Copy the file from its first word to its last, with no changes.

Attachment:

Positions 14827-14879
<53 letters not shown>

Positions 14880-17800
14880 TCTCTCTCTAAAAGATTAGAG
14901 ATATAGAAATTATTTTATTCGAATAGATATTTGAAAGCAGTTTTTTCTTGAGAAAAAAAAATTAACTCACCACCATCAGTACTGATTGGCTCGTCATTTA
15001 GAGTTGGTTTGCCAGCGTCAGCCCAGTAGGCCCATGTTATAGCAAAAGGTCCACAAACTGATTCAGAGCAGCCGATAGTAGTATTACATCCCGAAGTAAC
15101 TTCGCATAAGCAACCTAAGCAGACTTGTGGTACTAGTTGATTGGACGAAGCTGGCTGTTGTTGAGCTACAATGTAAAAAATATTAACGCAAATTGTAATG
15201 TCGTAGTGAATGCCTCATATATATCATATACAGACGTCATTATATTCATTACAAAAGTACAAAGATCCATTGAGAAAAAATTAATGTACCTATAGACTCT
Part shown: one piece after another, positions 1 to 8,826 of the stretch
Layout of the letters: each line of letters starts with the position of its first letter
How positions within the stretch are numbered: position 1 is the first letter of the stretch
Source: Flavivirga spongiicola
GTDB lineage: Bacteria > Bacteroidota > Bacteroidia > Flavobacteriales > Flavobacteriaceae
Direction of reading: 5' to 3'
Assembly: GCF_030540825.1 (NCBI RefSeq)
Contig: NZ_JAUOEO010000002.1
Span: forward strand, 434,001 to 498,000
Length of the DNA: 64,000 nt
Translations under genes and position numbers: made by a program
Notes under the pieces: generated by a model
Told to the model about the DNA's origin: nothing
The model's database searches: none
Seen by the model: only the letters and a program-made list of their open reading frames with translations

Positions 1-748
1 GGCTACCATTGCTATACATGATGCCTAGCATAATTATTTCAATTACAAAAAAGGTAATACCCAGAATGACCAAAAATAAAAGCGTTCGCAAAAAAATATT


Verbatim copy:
Positions 14827-14879
<53 letters not shown>

Positions 14880-17800
14880 TCTCTCTCTAAAAGATTAGAG
14901 ATATAGAAATTATTTTATTCGAATAGATATTTGAAAGCAGTTTTTTCTTGAGAAAAAAAAATTAACTCACCACCATCAGTACTGATTGGCTCGTCATTTA
15001 GAGTTGGTTTGCCAGCGTCAGCCCAGTAGGCCCATGTTATAGCAAAAGGTCCACAAACTGATTCAGAGCAGCCGATAGTAGTATTACATCCCGAAGTAAC
15101 TTCGCATAAGCAACCTAAGCAGACTTGTGGTACTAGTTGATTGGACGAAGCTGGCTGTTGTTGAGCTACAATGTAAAAAATATTAACGCAAATTGTAATG
15201 TCGTAGTGAATGCCTCATATATATCATATACAGACGTCATTATATTCATTACAAAAGTACAAAGATCCATTGAGAAAAAATTAATGTACCTATAGACTCT
Part shown: one piece after another, positions 1 to 8,826 of the stretch
Layout of the letters: each line of letters starts with the position of its first letter
How positions within the stretch are numbered: position 1 is the first letter of the stretch
Source: Flavivirga spongiicola
GTDB lineage: Bacteria > Bacteroidota > Bacteroidia > Flavobacteriales > Flavobacteriaceae
Direction of reading: 5' to 3'
Assembly: GCF_030540825.1 (NCBI RefSeq)
Contig: NZ_JAUOEO010000002.1
Span: forward strand, 434,001 to 498,000
Length of the DNA: 64,000 nt
Translations under genes and position numbers: made by a program
Notes under the pieces: generated by a model
Told to the model about the DNA's origin: nothing
The model's database searches: none
Seen by the model: only the letters and a program-made list of their open reading frames with translations

Positions 1-748
1 GGCTACCATTGCTATACATGATGCCTAGCATAATTATTTCAATTACAAAAAAGGTAATACCCAGAATGACCAAAAATAAAAGCGTTCGCAAAAAAATATT